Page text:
In Review

Rugby World Cup quarter-final: New Zealand vs. Ireland preview, predictions, team news, starting XVs, UK time, TV

Johnny Sexton and Ireland face the ‘biggest game’ of their lives against the All Blacks in Tokyo

New Zealand vs. Ireland 

  • What: Rugby World Cup quarter-final  
  • When: Saturday 19 October  
  • Where: Tokyo Stadium, Tokyo, Japan  
  • UK start time: 11.15am  
  • TV coverage: live on ITV 

Johnny Sexton says Ireland will need to play the “game of our lives” if they are to beat two-time defending champions New Zealand in the Rugby World Cup quarter-finals on Saturday.

Sexton, the current rugby world player of the year, expects the “biggest challenge” of his career against the All Blacks in Tokyo.

He told The Irish Times: “Yeah, it’s the biggest challenge and it is the most exciting. We said it after the Samoa game: ‘Look lads, no matter who we play, this is the biggest game of our lives’. 

“You feel it straight away. You feel it when you wake up this morning and your mind goes straight to the game. So sleep will probably be a challenge this week.

“It’s where you want to be and it’s where you want to challenge yourself. It’s where we can create something a little bit special back in the country. 

“I am sure the country will go mad on Saturday morning, so I can’t wait for it.”

Schmidt opts for experience

Ireland head coach Joe Schmidt has picked an experienced team to take on the Kiwis. He has selected 12 of the starting XV that beat the All Blacks in Dublin last November. 

Rob Kearney starts at full-back and Peter O’Mahony will play at blindside flanker. Half-back pair Conor Murray and Sexton will start their 56th Test match together - beating the record set by Peter Stringer and Ronan O’Gara.

Rory Best will captain the Ireland team on his 124th appearance in green.

Ireland will not appeal the suspension handed to Bundee Aki, who was sent off in the final pool A match against Samoa, and Rob Herring has replaced the injured Seán Cronin in the World Cup squad.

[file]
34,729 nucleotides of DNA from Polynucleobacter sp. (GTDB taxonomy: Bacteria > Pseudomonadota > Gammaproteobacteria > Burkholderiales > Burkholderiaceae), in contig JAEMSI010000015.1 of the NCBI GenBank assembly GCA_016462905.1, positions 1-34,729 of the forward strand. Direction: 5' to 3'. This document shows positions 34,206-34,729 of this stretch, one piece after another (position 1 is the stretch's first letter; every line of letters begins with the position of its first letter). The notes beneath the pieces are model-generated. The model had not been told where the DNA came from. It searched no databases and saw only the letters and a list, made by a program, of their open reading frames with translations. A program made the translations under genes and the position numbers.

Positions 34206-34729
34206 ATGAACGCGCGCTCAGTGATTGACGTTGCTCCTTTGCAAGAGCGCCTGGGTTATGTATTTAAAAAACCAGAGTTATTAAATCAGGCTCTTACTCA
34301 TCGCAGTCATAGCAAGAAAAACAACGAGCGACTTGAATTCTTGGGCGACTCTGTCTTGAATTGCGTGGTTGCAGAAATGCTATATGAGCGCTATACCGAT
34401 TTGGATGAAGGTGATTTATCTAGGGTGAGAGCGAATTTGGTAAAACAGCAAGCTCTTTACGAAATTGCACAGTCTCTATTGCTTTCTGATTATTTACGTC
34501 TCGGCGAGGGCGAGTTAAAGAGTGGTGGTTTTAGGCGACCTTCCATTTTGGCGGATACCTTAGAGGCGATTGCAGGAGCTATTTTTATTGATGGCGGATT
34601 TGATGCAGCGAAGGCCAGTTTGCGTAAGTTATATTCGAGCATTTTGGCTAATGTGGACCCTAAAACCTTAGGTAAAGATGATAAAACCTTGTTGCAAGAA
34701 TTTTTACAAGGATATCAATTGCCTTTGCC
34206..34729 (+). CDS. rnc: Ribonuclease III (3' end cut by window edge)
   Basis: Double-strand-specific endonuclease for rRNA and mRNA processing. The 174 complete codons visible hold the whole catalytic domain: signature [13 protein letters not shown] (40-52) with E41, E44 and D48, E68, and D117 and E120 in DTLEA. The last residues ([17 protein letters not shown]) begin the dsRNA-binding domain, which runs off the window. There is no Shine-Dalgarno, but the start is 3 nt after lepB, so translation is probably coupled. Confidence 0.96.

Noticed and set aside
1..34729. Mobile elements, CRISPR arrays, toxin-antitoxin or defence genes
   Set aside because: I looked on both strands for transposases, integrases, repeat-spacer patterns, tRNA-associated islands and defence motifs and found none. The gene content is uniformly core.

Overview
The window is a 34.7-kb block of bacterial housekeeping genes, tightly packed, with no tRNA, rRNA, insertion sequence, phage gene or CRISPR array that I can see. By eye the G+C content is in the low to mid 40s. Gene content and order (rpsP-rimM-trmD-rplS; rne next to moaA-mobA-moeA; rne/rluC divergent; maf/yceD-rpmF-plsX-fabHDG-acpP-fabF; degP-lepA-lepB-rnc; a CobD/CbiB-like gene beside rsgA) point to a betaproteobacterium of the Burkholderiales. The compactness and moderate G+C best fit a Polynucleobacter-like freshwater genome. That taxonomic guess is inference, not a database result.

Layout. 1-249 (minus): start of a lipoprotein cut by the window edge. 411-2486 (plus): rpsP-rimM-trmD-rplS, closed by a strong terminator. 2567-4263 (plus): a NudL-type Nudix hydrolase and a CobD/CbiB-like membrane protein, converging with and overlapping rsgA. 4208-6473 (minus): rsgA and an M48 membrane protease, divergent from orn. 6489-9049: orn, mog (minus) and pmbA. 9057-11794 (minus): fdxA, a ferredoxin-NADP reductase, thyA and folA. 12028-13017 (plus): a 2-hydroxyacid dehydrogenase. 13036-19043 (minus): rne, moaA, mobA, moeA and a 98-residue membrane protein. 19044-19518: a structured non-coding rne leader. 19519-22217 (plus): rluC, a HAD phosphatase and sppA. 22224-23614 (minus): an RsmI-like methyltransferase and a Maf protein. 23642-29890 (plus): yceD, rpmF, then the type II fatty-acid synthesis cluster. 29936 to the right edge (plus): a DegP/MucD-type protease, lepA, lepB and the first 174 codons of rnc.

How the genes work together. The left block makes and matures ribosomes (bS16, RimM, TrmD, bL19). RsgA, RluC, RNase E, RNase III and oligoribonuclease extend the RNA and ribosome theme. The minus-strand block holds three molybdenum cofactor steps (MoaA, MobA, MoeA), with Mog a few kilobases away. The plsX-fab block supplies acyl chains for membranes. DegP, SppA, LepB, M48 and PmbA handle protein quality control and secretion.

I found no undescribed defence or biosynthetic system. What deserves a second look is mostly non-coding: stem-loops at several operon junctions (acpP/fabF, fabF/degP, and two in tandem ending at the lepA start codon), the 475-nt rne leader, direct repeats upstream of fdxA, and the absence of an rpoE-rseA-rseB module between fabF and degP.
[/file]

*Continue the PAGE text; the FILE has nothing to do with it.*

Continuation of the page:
Hansen excited for last-eight clash

New Zealand head coach Steve Hansen has selected the in-form Jack Goodhue and Anton Lienert-Brown at centre and captain Kieran Read returns to the side for his 125th Test match.

Hansen and his squad are looking forward to facing the Irish on Saturday. He said: “There’s a lot of energy and excitement in the team which is normal for this stage of the tournament where the winner takes all. It will add extra pressure to both sides. 

“We feel we’ve selected a great mixture of talent in our 23, who are in great form, and the squad includes many players who have a lot of Rugby World Cup knockout match experience. 

“Together with our experienced management team, that brings a deep understanding of what is needed to get the job done. 

“Past Rugby World Cup history is important because of the positive or negative experiences you’ve had. But ultimately it is what happens on the day that counts.”

How to watch on TV in the UK 

The second quarter-final of the weekend is live on ITV. Coverage of Saturday’s clash in Tokyo begins at 10.45am (UK time) and the match starts at 11.15am.

Saturday’s first quarter-final sees England face Australia (8.15am) then on Sunday it’s Wales vs. France (8.15am) and Japan vs. South Africa (11.15am).

RWC predictions: quarter-finals, tournament winners, betting odds